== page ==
Miriam Jerris is the rabbi of the Society for Humanistic Judaism. Ordained in 2001 by the International Institute for Secular Humanistic Judaism, Rabbi Jerris is the Past President of the Association of Humanistic Rabbis and first executive director of the Society for Humanistic Judaism. Jerris was also the first director of the IISHJ rabbinic program and now serves on the Institute’s faculty. Joining the Birmingham Temple before she had children, Miriam was by Rabbi Wine’s side as he established the Leadership Conference for Secular and Humanistic Jews, the International Federation for Secular and Humanistic Jews, the beginning of the connections in Israel, the International Institute for Secular Humanistic Judaism, the North American Committee for Humanism, and The Humanist Institute. Upon presenting the award, Rabbi Wine reflected on the long history between himself and Rabbi Jerris, reaching back to her Bat Mitzvah and Confirmation in Windsor, Ontario.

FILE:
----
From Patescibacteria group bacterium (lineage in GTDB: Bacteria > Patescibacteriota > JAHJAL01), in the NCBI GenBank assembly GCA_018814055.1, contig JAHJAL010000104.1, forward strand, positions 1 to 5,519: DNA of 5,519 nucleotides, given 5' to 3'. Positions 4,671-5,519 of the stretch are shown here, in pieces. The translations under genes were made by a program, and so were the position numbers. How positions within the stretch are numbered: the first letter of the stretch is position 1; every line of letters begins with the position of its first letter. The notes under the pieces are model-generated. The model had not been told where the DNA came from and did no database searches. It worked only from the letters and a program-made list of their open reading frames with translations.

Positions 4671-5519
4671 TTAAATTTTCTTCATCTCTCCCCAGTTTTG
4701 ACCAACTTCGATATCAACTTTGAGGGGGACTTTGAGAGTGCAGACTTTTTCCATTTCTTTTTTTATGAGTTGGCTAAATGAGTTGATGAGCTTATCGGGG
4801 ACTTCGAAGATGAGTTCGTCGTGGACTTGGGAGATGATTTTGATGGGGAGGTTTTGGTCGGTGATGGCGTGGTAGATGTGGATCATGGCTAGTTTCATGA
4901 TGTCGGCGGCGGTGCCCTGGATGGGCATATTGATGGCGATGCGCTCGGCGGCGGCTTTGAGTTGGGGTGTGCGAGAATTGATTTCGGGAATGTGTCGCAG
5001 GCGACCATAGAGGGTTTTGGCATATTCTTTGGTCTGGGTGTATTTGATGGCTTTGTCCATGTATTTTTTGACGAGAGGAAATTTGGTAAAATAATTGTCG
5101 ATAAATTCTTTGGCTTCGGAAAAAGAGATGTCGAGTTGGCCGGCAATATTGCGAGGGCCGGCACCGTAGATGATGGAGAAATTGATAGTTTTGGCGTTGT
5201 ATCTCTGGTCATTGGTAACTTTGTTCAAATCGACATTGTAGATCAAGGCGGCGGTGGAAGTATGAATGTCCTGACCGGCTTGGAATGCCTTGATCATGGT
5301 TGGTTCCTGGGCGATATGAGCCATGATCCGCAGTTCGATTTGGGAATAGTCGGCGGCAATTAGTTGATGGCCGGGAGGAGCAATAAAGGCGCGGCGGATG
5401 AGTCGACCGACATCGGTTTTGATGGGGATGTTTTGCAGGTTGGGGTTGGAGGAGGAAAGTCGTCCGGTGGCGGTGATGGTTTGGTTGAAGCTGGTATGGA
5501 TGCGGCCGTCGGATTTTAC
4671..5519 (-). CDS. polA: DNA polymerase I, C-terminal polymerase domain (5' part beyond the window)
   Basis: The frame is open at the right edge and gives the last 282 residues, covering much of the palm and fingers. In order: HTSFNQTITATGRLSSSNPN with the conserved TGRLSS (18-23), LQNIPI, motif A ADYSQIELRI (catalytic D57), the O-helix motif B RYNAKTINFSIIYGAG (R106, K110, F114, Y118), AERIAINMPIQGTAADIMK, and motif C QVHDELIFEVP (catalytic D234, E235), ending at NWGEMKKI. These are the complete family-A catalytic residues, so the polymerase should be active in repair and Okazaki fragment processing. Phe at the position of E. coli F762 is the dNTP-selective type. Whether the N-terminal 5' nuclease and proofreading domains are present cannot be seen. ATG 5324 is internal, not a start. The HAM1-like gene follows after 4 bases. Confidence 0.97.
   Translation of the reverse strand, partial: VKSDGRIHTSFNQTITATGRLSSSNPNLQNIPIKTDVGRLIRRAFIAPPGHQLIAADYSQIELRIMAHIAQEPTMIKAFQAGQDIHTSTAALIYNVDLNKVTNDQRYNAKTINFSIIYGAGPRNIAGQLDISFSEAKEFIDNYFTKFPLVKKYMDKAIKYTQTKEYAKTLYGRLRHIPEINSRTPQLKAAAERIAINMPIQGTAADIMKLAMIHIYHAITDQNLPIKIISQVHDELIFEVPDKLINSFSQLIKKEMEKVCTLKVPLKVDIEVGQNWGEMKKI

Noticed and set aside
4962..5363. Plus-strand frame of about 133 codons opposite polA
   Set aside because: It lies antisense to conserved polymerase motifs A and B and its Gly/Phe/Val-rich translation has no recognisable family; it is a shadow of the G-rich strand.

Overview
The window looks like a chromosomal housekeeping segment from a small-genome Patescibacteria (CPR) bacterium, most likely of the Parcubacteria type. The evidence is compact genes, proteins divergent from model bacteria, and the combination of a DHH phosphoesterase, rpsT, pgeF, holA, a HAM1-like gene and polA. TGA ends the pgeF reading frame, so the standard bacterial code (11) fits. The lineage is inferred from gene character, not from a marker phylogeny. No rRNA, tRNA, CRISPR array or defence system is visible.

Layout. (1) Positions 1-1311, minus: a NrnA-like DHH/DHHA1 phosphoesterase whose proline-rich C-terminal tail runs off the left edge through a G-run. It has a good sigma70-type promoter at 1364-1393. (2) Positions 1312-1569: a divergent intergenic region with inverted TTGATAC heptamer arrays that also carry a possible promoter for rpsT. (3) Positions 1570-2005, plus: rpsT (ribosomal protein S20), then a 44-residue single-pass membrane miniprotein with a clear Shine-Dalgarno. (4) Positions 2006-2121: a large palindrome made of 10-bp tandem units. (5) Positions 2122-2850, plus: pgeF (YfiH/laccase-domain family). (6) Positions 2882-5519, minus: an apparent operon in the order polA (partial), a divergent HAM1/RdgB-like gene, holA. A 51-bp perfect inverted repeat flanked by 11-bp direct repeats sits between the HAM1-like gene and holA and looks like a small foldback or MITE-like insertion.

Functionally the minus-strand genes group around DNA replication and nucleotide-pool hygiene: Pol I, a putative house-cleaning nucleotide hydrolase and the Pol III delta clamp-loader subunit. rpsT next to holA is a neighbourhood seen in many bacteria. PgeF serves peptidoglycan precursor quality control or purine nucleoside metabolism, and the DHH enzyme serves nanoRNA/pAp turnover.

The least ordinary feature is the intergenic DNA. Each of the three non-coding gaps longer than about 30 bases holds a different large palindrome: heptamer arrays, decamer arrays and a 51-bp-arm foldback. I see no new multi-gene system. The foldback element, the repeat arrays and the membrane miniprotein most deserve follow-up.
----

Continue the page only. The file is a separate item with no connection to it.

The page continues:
Bert Steinberg, the second recipient of the STW Lifetime Achievement Award, is the past president of the Society for Humanistic Judaism and of Kol Hadash, Northern California. He established the Pooled Income Fund as a vehicle for financial continuity and security for the SHJ. He is the past president of the International Federation of Secular Humanistic Jews and the Leadership Conference for Secular and Humanistic Jews. After a course of study, he became a madrikh, a ceremonial leader. In receiving the award, Bert was described as a person of action, a man of vision and a man of great generosity.
Marilyn Rowens was the first recipient of the Sherwin T. Wine Lifetime Achievement Award. She was the longest running volunteer, contributing her creativity and energy to Humanistic Judaism for more than 37 years. As a member of the Birmingham Temple, the first congregation for Humanistic Judaism, Marilyn was involved in every part of the Humanistic Jewish movement, from creating its first Sunday school texts and humanist dramas to the establishment of the Society for Humanistic Judaism. She was instrumental in the creation of the International Institute for Secular Humanistic Judaism to train rabbis and leaders and served as its first executive director. She also helped establish the International Federation of Secular Humanistic Jews, a worldwide organization that was based in New York City and Jerusalem.